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European Union undermining its trade with south-east Asia: Report

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Brussels [Belgium], April 16 (ANI): After decades of support for globalization and free trade, the European Union (EU), in recent times has started adopting an inward approach which is impacting its trade with south-east Asia in particular, a media report said.

In the 2022 State of Southeast Asia survey, produced annually by the ISEAS-Yusof Ishak Institute in Singapore, when the region’s opinion-formers were asked who they considered the leading champion of free trade, the EU fell to fourth place, several percentage points behind China, Asia Times reported.

The fall in EU’s approval ratings with regard to free trade is an ongoing trend since 2019 with analysts pointing out that the fall in ratings stems from the EU’s own actions, the report said.

In the 2021 State of Southeast Asia survey, some 29.5 per cent of Indonesian respondents said the EU was the main champion of global free trade, the highest share of any country. Trust fell to only 12.2 per cent in the 2022 survey.

“The European Union’s non-tariff barriers are often seen by critics as mercantilist, protectionist measures by proxy,” Rahul Mishra, a senior lecturer at the University of Malaya’s Asia-Europe Institute was quoted as saying.

In mid-March, Brussels increased tariffs on stainless steel products from Indonesia after alleging that they benefited from unfair subsidies, including some from China’s Belt and Road investment program.

On top of existing anti-dumping tariffs, Indonesia will now face an overall tariff of 30.7 per cent, up from 21.4 per cent previously.

Jakarta denied its firms received uncompetitive subsidies, including from China, and charged the EU investigation with not listening to the arguments put forward by Indonesia’s diplomats the report said.

Previously in 2019, the EU slapped what were ostensibly protectionist tariffs on imports of certain types of rice from Cambodia and Myanmar after protests from farmers in Italy and Spain which lasted from early 2019 until January 2022.

Estimates put the overall drop in imports from Cambodia and Myanmar to about 41 per cent in the 2020-2021 period, the lowest level in the last eight marketing years.

However, arguably the biggest bust-up over free trade has come from the EU’s plans to phase out palm oil imports, a particular problem for Indonesia and Malaysia, the world’s two largest exporters of the product commonly used for biofuel.

The EU asserts that palm oil production is unsustainable and is a major driver of deforestation. Jakarta and Kuala Lumpur counter that they are making their palm oil sector more sustainable, and contest claims that it has such a drastic impact on deforestation as Brussels claims, the report said.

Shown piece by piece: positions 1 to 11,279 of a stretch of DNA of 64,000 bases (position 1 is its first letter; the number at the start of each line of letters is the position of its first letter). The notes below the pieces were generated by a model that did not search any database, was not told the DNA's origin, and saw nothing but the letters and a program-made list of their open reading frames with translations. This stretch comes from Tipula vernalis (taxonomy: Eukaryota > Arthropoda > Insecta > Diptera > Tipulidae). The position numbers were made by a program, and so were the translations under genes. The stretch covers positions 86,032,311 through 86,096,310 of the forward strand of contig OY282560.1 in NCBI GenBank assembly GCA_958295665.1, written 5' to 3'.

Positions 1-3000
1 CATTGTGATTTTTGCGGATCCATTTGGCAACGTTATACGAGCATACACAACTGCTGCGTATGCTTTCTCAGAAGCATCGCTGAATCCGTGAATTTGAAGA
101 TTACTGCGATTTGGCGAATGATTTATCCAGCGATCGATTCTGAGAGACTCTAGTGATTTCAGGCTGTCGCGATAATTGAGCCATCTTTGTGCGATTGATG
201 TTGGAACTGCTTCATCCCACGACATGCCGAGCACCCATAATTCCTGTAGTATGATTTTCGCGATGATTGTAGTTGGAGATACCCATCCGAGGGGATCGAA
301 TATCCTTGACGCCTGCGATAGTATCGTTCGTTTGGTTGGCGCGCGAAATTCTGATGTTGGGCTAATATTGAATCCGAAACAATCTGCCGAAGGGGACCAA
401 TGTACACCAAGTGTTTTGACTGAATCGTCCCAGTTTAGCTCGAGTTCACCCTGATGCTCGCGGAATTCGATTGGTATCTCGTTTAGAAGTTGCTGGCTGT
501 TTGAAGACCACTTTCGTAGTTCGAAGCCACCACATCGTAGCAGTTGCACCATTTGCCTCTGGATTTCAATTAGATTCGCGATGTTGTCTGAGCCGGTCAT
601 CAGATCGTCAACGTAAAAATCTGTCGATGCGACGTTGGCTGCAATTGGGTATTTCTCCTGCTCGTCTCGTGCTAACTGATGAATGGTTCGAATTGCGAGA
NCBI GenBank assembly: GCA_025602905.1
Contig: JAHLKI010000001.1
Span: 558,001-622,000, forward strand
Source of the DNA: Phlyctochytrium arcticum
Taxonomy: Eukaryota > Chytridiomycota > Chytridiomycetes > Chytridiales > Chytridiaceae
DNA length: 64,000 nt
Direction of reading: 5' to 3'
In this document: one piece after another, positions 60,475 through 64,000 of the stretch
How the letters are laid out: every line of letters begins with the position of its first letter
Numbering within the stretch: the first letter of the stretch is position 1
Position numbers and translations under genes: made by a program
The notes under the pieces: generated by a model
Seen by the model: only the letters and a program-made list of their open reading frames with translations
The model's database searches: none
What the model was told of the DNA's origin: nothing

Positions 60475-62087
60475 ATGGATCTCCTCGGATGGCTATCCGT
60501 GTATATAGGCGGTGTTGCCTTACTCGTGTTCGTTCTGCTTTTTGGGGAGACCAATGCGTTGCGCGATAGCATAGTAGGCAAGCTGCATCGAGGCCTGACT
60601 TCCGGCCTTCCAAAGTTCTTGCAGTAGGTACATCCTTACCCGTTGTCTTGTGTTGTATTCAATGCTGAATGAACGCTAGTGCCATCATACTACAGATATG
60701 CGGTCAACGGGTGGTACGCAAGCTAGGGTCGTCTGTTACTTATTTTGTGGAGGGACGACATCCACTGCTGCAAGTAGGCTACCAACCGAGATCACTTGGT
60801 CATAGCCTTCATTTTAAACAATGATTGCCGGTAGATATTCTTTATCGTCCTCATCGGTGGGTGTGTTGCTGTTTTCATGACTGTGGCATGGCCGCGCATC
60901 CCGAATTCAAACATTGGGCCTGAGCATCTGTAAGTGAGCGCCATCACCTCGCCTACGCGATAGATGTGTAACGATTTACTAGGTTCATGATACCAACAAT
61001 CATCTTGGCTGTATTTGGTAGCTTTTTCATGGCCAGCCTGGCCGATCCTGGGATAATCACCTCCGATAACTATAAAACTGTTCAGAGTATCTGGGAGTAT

Both Southeast Asian countries have threatened to take their case against the EU to the World Trade Organization (WTO) over what they consider to be a protectionist move to help Europe’s own vegetable oil producers, the report further said.

As a result of the recent protectionist measures, it is little surprise that the EU’s image as a defender of free trade has been dented the most in the Southeast Asian countries on which it has slapped protectionist tariffs.

Igor Driesmans, the EU ambassador to the ASEAN bloc, when asked about the protectionist measures, responded that in all of these cases when faced with unfair trade practices, the EU acted within the rules of the WTO.

“The EU remains a great supporter of free trade, multilateralism, and the rules-based international order,” Driesmans stated as quoted by Asia Times.

Lately, the war in Ukraine has precipitated “an end to the globalization we have experienced over the last three decades,” Larry Fink, the chief executive of BlackRock, the world’s largest asset management company was quoted.

Decoupling from Russia is underway, but there are many in Europe who argue that the EU needs to look at its trade relations with other states that could potentially up-turn the global order, the report said.

Similar to US President Donald Trump’s “trade war” with China that started in 2018, this could benefit Southeast Asian economies, especially if decoupling means moving European investments and import contracts away from China, the report said.

On the other hand, it could imperil the basis of global free trade as we’ve known it since the early 1990s, a system that has allowed ASEAN’s share of global GDP to surge from 1.5% in 1990 to 3.7% by 2019, according to World Bank data. (ANI)

This report is auto-generated from ANI news service. ThePrint holds no responsibility for its content.

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